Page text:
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Pitch Analyzer History

before 1990 I became interested in pitch analyzing when my wife Stefanie Stadler Elmer worked on her PhD thesis about pitch singing quality of young children. She analyzed here audio tapes by ear with the help of an automatic tuner (KORG AT-12). Such a device is usually used to tune musical instruments. This can be done either traditionally by ear or automatically with a built-in pitch analyzer. In the first case the tuner produces a tone of a well-defined pitch. In the second case it analyzes the sound and shows the pitch by an LED on a chromatic scale. In addition a needle on an analog scale shows the deviation in cent. Analyzing audio tapes with this automatic tuner was very cumbersome because the events are so short and the tuner wasn't able to freeze or to store the pitch for better reading. Thus I started to look for a better technical solution.
1990 I bought for our computer (an ATARI ST1024) an 8-bit sound sampler (hardware and software) and I read the monography of Hess (W. Hess: Pitch determination of speech signals: Algorithms and devices. Springer Verlag, 1983) in order to get some ideas about extracting the pitch from sound data. Then I started to develope an analyzing tool for the ATARI ST. But this project was interrupted because I got a research grant and we spent a year in San Diego. Back from the States I didn't continue this project because our kids absorbed all the energy of my wife.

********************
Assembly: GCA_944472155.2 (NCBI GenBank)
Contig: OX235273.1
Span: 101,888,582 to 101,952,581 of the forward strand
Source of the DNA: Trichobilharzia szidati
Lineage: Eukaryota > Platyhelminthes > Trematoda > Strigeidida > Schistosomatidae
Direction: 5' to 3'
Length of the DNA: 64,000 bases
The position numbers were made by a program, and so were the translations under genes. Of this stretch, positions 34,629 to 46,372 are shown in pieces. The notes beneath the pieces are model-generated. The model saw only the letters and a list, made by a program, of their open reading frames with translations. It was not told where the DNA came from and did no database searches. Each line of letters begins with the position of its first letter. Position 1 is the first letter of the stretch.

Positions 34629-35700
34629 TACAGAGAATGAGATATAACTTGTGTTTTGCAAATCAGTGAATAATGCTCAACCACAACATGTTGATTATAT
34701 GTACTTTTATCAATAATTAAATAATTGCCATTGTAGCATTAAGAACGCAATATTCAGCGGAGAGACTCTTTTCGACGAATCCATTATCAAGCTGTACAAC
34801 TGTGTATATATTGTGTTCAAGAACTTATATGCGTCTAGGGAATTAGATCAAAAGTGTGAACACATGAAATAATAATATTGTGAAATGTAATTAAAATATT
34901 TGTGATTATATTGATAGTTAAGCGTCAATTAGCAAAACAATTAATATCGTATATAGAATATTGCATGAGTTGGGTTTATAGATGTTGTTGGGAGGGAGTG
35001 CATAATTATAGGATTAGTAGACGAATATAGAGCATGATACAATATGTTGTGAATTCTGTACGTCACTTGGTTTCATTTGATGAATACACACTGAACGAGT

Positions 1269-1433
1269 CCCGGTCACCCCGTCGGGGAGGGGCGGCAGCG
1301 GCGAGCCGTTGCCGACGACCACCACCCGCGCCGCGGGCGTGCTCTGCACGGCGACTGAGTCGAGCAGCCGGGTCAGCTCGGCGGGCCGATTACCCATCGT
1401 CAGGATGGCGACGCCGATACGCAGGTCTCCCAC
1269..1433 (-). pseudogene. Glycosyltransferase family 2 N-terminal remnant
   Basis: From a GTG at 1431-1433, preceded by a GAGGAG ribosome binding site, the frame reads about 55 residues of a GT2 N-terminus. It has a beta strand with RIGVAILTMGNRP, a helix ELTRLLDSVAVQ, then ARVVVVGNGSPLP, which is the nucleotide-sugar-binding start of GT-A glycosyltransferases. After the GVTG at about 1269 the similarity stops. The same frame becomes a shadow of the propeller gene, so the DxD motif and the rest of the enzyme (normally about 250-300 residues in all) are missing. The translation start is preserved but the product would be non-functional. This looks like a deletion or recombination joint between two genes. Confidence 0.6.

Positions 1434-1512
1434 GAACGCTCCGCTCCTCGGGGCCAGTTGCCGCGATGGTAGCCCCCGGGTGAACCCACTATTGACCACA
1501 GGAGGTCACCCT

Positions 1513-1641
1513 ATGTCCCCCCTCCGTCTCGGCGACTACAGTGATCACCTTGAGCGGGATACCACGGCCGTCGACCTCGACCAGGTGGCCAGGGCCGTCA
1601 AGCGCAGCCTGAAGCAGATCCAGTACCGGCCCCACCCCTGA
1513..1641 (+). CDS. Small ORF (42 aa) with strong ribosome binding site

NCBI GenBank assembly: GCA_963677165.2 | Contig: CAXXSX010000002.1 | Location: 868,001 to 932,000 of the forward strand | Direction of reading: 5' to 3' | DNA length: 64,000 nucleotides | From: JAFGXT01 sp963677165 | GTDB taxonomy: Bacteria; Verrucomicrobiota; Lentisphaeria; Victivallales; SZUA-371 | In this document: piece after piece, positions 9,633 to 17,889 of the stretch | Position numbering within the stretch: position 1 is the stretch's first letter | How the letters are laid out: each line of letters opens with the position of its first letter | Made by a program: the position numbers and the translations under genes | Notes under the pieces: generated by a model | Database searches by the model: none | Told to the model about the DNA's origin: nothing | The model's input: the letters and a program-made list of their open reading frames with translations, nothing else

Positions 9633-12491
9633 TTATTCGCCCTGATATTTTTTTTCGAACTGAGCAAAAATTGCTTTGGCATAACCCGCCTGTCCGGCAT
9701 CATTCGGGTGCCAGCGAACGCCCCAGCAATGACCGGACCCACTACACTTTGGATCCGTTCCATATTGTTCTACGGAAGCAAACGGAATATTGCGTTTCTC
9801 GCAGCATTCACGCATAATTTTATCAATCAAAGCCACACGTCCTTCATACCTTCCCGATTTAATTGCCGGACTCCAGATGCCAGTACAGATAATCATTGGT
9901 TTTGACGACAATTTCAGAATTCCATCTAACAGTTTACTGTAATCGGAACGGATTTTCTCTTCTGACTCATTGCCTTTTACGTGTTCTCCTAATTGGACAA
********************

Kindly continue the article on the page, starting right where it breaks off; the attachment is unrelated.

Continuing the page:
1994 Our kids had become older and my wife had been resuming her research on children's singing. Now she had here own PC (Intel 386, 40 MHz, sound card, Windows 3.1). Thus I developed a pitch analyzer for Windows 3.1 instead for ATARI ST.

I wrote the application in C++ by using Borland's OWL library for the graphical user interface. The application used a simple time based algorithm (the same now used in the analyzer 'Minimum Maximum Analyzer') using only integer arithmetics. The result had been shown graphically (superimposed with the data) and numerically. Because this tool was not able to record audio data or to navigate through the data, we used a commercial sound editor (CoolEdit V1.34) for these purposes. The analyser gots the data from the editor via the scratch pad.

In the following years this pitch analyzer had become the working tool of my wife. Without this tool she wouldn't been able to get all her important results about the singing development of children. There was growing interest by other researchers in using this tool.

1999 In July 1999 I decided to write a completely new pitch analyzer. I thought it would be a nice idea to develop a version which is independent from
  • an additional sound editor,
  • the computer platform, and
  • the type of analyzing algorithm.
2001 In January 2001 I published the Pitch Analyzer (V1.1) on the Web as a free tool.
2006 During the years I got only little response on the published application. But at the end of 2005 and the beginning of 2006 more and more colleagues of my wife used or wanted to use the Pitch Analyzer. But they are faced with some problems and bugs. Therefore I decided to overhaul the Pitch Analyzer. No features has been added but now it needs Java Runtime Environment 1.4.2. The advantage is that no tricks with audio playing are necessary.

History of Versions

0.1 September 1999 First version based on Java Media Framework (JMF).
0.2 October 1999 Applet version. Frequency peak analyser.
0.3 January 2000 Improved GUI.
1.0 September 2000 Version based on JDK1.0.2. Two players one based on and one based on JMF
1.1 January 2001 Exception pop up.
2.0 March 2006
  • Java 1.0.2 -> Java 1.4.2.
  • Using Java Sound API.
  • AWT replaced by Swing.
  • Improved design of the software.